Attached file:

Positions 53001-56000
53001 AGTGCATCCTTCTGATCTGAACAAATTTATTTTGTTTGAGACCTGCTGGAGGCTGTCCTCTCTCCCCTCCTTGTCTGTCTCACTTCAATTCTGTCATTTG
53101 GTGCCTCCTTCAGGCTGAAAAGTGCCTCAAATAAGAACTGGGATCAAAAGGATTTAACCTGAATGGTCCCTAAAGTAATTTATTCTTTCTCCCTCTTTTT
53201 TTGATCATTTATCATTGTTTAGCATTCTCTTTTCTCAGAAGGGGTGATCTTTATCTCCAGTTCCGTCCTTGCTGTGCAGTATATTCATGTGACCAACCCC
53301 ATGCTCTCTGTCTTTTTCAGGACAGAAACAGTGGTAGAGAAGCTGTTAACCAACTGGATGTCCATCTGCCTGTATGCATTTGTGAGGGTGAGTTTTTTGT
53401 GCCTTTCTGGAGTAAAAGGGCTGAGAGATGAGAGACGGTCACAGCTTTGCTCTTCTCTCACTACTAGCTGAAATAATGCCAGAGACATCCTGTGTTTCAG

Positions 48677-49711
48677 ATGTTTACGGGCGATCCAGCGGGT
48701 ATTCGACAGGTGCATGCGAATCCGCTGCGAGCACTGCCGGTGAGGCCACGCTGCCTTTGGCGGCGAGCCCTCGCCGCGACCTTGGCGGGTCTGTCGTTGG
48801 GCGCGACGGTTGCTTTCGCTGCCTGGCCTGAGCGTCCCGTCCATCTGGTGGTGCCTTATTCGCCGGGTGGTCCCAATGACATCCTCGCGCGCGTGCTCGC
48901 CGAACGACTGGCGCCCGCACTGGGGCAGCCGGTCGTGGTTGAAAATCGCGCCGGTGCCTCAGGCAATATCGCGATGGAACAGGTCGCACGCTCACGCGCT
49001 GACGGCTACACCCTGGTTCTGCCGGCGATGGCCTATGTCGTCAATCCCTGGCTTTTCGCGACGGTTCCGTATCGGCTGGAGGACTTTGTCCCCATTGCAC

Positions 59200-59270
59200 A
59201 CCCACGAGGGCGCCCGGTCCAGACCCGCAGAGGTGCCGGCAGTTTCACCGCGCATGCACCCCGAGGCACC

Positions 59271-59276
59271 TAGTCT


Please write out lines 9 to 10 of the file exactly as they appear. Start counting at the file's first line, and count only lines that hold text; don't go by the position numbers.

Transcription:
48701 ATTCGACAGGTGCATGCGAATCCGCTGCGAGCACTGCCGGTGAGGCCACGCTGCCTTTGGCGGCGAGCCCTCGCCGCGACCTTGGCGGGTCTGTCGTTGG
48801 GCGCGACGGTTGCTTTCGCTGCCTGGCCTGAGCGTCCCGTCCATCTGGTGGTGCCTTATTCGCCGGGTGGTCCCAATGACATCCTCGCGCGCGTGCTCGC